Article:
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16 San Diego Uptown News | Feb. 4-17, 2011 FROM PAGE 6


“The economy is still recov- ering slowly,” he said, point- ing out that attendance has dropped from 90 percent to 70 percent in recent years. Less attendance also equates

to less revenue. Currently, Lyric Opera spends approximately


each month between mortgage, staff and utility expenses, he said. Once a buyer is found, those expenses will reduce to about $32,000. Lyric Opera plans to use the savings to start up an endow- ment fund, which will be utilized to help sustain the company through times of economic un- certainty. The first campaign to start an endowment fund had been planned for 2008, but those plans were thwarted by the start of the current recession. “The timing of the economic

downturn couldn’t have been more ironic,” Natker said. The ideal buyer, he said, is one which will partner with the company, who will allow them to stay on as the managing tenant, and who has ties with a national promoter to help route acts through the theatre. “We’re looking for a genuine

partner,” he said. “We’re look- ing for someone who not only wants to make the investment, but someone who wants to be a partner in continuing to bring North Park back to life.” The theatre is listed through

Prudential California Realty at $5.5 million. Natker is hopeful the sale will be finalized later this spring.u


naturalness of DeMunn’s per- formance. Only John Procac- cino in the small role of Charley does that.

Think of it this way: De- Munn’s performance is that of a diamond. Normally, directors surround a diamond with other precious gems, not pearls or turquoise. These stones are beautiful, but they don’t sparkle like a diamond.

The show also starts with a huge misstep. This is not a play that works in the round. Set designer Marion Williams does her best to create the illusion of multi-levels and spaces with different uses (and the audi- ence gasped when the whole set moves at the top of the show). But the set design never feels natural or smooth on the cramped and awkward stage. Add to that a script that re- ally needs to be trimmed. This production runs close to three hours. That’s three hours about a loser of a man who, after buy- ing into the notion of the post World War II American dream, has built up so much self-decep- tion about himself and his family that he cripples his sons in the process. Sure, this length is typi- cal of a play written in the '40s, but is difficult to sit through today, especially as there is little humor in the show.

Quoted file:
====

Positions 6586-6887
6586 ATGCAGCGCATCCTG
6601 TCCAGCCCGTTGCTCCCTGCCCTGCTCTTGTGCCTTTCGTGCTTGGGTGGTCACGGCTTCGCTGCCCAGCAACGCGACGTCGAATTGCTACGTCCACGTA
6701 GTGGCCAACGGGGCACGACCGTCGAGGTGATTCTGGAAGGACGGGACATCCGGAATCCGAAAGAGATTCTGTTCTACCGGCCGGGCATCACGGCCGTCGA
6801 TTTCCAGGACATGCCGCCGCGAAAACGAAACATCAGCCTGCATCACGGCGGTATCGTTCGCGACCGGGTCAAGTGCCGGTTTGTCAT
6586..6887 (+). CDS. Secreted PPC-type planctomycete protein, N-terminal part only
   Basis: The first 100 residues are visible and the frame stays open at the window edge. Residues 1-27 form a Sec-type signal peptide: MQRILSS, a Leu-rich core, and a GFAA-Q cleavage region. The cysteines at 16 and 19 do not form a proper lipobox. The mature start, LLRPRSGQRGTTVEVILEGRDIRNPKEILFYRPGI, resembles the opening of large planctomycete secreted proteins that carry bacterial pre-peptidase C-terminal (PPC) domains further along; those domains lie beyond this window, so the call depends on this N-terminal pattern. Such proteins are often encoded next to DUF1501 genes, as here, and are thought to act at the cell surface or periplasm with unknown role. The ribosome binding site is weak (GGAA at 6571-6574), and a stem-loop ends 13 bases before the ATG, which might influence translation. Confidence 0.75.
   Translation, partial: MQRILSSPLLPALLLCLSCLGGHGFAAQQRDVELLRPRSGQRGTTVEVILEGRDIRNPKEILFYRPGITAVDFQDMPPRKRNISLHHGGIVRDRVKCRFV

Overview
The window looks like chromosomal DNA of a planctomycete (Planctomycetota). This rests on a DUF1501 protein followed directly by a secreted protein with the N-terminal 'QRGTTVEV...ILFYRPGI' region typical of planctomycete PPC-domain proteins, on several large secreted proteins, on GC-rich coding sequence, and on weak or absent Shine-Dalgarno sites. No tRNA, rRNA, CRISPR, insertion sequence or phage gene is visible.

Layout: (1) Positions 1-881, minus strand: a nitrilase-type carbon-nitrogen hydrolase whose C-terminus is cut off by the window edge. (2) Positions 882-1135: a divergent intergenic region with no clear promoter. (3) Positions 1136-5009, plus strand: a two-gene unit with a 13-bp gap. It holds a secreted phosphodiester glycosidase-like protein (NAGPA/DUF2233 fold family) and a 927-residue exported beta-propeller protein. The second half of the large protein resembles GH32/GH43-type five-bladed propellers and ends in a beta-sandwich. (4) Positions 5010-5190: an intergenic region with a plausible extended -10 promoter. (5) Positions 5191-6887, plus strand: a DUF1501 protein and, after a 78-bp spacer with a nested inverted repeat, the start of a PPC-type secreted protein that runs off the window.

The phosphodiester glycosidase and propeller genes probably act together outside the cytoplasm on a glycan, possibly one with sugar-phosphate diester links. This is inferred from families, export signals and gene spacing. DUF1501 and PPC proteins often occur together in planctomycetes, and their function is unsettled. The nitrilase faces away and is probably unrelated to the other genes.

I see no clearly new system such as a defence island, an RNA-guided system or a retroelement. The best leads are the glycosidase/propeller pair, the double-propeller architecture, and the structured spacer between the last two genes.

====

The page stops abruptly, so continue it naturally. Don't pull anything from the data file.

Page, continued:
“Death of a Salesman” is a classic and this production boasts a powerful and memo- rable performance by DeMunn. But as far as diets go, it’s a little too healthy to be thoroughly enjoyable.u


Indie dramedy, "Every Day," stars Helen Hunt and Liev Schrieber. (Courtesy of Image Entertainment) FROM PAGE 15 DAY

widowed father-in-law Ernie (Brian Dennehy) about to move in with the family. With a screen that’s wider than 100-inches in diameter as his canvas, one would hope that even a TV mentality would rejoice in all the extra space afforded them instead of playing out gags in a manner resem-

bling a jackhammer. When Jeannie (Helen Hunt) wheels her father through the airport the camera deliberately zeroes in on incontinent Ernie’s soiled trousers. No sooner does Ned meet them at the gate, the same gag is played out in an identical manner just in case you missed it the first time. “Every Day” is not without its

share of insightful moments and the cast—particularly Schreiber and the perpetually underused

Denney—does its best to elevate the formulaic material, but this is another film that would consider itself a failure were it not for its ability to make audiences feel like crap. Ernie’s bitter, profane (and lame) asides are as close as we get to comic relief as sorrow quickly piles upon tragedy leaving an unrelentingly depressing soap opera in its wake. “Every Day” is currently play- ing an exclusive engagement at Reading Cinemas Gaslamp 15.u


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